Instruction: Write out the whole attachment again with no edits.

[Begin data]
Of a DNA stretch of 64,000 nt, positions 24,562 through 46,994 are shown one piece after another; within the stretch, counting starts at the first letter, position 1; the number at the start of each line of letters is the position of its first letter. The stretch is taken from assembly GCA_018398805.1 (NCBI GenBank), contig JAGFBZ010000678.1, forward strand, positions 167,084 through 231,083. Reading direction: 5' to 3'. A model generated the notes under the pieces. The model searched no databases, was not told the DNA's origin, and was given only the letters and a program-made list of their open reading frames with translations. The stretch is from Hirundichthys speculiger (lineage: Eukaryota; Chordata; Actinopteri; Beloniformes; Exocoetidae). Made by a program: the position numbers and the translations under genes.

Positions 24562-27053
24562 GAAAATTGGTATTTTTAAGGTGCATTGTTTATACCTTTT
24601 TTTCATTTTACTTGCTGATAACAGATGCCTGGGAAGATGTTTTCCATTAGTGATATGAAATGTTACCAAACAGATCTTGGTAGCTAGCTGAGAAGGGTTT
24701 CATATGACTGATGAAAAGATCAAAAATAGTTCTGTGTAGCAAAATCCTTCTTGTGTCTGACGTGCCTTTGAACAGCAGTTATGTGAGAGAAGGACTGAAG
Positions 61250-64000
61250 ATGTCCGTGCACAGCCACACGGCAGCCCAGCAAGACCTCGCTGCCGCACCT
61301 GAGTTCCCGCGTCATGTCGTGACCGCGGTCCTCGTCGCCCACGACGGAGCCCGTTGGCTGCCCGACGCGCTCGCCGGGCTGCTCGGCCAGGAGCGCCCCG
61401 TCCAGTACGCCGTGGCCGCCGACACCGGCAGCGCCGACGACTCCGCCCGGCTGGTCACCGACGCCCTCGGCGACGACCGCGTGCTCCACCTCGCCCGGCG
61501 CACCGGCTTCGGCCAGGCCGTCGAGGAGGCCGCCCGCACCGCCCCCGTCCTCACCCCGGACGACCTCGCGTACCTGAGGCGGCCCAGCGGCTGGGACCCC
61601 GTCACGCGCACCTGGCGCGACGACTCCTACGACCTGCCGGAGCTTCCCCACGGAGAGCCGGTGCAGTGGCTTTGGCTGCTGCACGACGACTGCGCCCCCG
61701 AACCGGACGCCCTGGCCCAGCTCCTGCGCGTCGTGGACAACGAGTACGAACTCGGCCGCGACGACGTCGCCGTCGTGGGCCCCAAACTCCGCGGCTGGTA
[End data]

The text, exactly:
Of a DNA stretch of 64,000 nt, positions 24,562 through 46,994 are shown one piece after another; within the stretch, counting starts at the first letter, position 1; the number at the start of each line of letters is the position of its first letter. The stretch is taken from assembly GCA_018398805.1 (NCBI GenBank), contig JAGFBZ010000678.1, forward strand, positions 167,084 through 231,083. Reading direction: 5' to 3'. A model generated the notes under the pieces. The model searched no databases, was not told the DNA's origin, and was given only the letters and a program-made list of their open reading frames with translations. The stretch is from Hirundichthys speculiger (lineage: Eukaryota; Chordata; Actinopteri; Beloniformes; Exocoetidae). Made by a program: the position numbers and the translations under genes.

Positions 24562-27053
24562 GAAAATTGGTATTTTTAAGGTGCATTGTTTATACCTTTT
24601 TTTCATTTTACTTGCTGATAACAGATGCCTGGGAAGATGTTTTCCATTAGTGATATGAAATGTTACCAAACAGATCTTGGTAGCTAGCTGAGAAGGGTTT
24701 CATATGACTGATGAAAAGATCAAAAATAGTTCTGTGTAGCAAAATCCTTCTTGTGTCTGACGTGCCTTTGAACAGCAGTTATGTGAGAGAAGGACTGAAG
Positions 61250-64000
61250 ATGTCCGTGCACAGCCACACGGCAGCCCAGCAAGACCTCGCTGCCGCACCT
61301 GAGTTCCCGCGTCATGTCGTGACCGCGGTCCTCGTCGCCCACGACGGAGCCCGTTGGCTGCCCGACGCGCTCGCCGGGCTGCTCGGCCAGGAGCGCCCCG
61401 TCCAGTACGCCGTGGCCGCCGACACCGGCAGCGCCGACGACTCCGCCCGGCTGGTCACCGACGCCCTCGGCGACGACCGCGTGCTCCACCTCGCCCGGCG
61501 CACCGGCTTCGGCCAGGCCGTCGAGGAGGCCGCCCGCACCGCCCCCGTCCTCACCCCGGACGACCTCGCGTACCTGAGGCGGCCCAGCGGCTGGGACCCC
61601 GTCACGCGCACCTGGCGCGACGACTCCTACGACCTGCCGGAGCTTCCCCACGGAGAGCCGGTGCAGTGGCTTTGGCTGCTGCACGACGACTGCGCCCCCG
61701 AACCGGACGCCCTGGCCCAGCTCCTGCGCGTCGTGGACAACGAGTACGAACTCGGCCGCGACGACGTCGCCGTCGTGGGCCCCAAACTCCGCGGCTGGTA